by Matt Farrell
This semester I went to the most impactful new member meeting I’ve ever attended.
The group sat in a circle. Challenging topics were discussed passionately. Loneliness, confidence, mental health. Everyone clearly wanted to be there. There were tears, hugs and heated discussions. There wasn’t a test at the end.
Oh, one more thing: it wasn’t a fraternity meeting. The organizer actually dropped his fraternity a few years back.
Let me explain.
I was in Myrtle Beach visiting a friend who lives in town. He was raving to me about weekly G-night meetings he’d been attending, as well as the intentionality of his friend Carson who runs the show. Carson had grown up in heavily masculine environments, including football throughout school and a fraternity when he began college at Coastal Carolina University. While he built many strong relationships, the negative groupthink he experienced caused him to drift away from both. He found the groups to be pressured to act a certain way even if that didn’t reflect members’ beliefs coming in.
It’s frustrating to me that fraternity can both attract and lose people like Carson, but it shows that the experience isn’t for everyone. Above all, Carson found fraternity life to go against his values as a man seeking a life of faith.
So he started his own men’s group. The purpose was to get men closer to God, but he chose to do so in a different way–discussing topics relevant to their struggle of growing as men. He wanted men to see the benefit of God without being in-your-face about it, a problem that he had seen plague the development of other faith groups. Carson chose to vaguely call the events G-nights for that reason. Did it stand for God? Guy stuff? Girl problems? Did it matter? That was the beauty of it, according to Carson.
New member education wasn’t on my mind at all coming into the meeting. I went because my personal growth as a man has been tough. Like many young men, I drifted from my faith in college due to a new environment, independence, and unlimited daily distractions. I am not fully ready to jump back in, but wanted the overall feeling of spirituality back.
It wasn’t until the meeting got going where it really hit me that Carson was doing exactly what most fraternity new member groups aren’t.
Carson told me afterwards that he believes young men have two primary needs: to be seen and to be safe.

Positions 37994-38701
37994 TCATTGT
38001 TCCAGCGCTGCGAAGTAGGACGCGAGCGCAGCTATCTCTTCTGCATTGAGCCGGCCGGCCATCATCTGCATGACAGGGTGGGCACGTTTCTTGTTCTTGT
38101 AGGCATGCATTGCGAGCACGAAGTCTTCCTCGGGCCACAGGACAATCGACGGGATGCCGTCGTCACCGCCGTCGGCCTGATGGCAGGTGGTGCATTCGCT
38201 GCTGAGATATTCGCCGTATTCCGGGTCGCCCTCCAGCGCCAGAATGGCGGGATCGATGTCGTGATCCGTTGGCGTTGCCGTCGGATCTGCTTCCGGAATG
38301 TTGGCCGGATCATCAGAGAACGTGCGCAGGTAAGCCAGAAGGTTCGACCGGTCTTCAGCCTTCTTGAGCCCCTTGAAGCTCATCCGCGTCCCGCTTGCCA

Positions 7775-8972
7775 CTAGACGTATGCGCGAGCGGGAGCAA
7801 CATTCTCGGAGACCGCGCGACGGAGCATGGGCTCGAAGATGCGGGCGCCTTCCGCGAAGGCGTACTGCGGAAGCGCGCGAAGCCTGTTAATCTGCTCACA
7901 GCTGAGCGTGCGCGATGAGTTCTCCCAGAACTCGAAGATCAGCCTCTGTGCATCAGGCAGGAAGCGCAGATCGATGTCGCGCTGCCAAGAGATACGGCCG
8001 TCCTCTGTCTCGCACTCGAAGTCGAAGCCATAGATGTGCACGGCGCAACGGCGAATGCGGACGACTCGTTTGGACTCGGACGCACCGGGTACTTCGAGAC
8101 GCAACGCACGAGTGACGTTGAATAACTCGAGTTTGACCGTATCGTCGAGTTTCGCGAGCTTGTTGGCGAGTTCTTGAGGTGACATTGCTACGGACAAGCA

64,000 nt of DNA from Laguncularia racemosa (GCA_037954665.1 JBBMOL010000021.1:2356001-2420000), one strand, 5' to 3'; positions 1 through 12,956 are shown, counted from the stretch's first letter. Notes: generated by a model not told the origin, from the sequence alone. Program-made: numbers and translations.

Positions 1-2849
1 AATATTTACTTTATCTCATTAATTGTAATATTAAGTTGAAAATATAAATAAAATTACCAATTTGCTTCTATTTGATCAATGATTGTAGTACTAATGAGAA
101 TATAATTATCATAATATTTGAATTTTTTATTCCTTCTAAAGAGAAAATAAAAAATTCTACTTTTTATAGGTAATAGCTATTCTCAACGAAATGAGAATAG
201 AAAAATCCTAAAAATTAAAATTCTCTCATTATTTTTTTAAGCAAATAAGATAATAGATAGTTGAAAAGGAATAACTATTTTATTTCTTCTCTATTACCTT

He felt that the former was hurting men everywhere. Most of the damaging behaviors in other men’s groups he had seen involved guys desperately seeking social approval: the status of being in X group, the party access, the crude jokes, etc. They would do whatever it took to be seen.
G-night was created for men to be safe. They can talk freely about personal hardship, express deep emotions, and touch topics that may be uncomfortable with girls or even family around.
I didn’t fully get this at first. Carson’s group resembled a fraternity chapter much more than a youth group; backwards caps, jerseys, sweats and tattoos filled the room. But they were craving safety.
This particular conversation was about the challenge of relationships. It was a rocky area that many people were reluctant to contribute to at first. Carson set the tone of vulnerability and the importance of everyone feeling safe to share and grow through the experiences of others. As the environment of trust was cultivated, it got deep. Men opened up about previous relationships where physical attraction kept them from emotional connection. Others shared their fears of not finding a partner or comparing their situations to others. One man opened up deeply about an abusive relationship with a parent that made him question his own future.
G-night was powerful, and reminded me of a similar concept I saw play out recently.
God’s Plan became an anthem of fraternities and other similar settings nationwide this spring, playing across parties and tailgates. Perhaps this isn’t surprising given the song was by Drake, an artist who makes music automatically considered cool based on the image built through his massive fan base. Listening to Drake helps people be seen.
But I’d go a step further. The song’s wide prevalence showed people were willing to listen to a message that (to me) mirrored aspects of G-nights. Spirituality was introduced subtly, as it broadly indicated that even in a stressful daily life, God has a plan for Drake and those listening. Specific pressure to be religious was avoided, but a positive message was continuously reinforced. If you want proof, definitely watch the video.
It’s a tough era to be a man, but fraternities can be the answer. Carson’s G-night model provides a blueprint.
If God’s Plan, G-night, and spirituality collectively have taught me one thing—it’s the following lyric.
“I can’t do this on my own.”
What role should spirituality play in our organizations?
Are we utilizing it to the level we could?
Could it further connect us to ritual?
Email me at Farrell@PhiredUp.com to begin a conversation! I’d love to hear your thoughts connected to spirituality and fraternity, and how it could help us make men feel both seen and safe.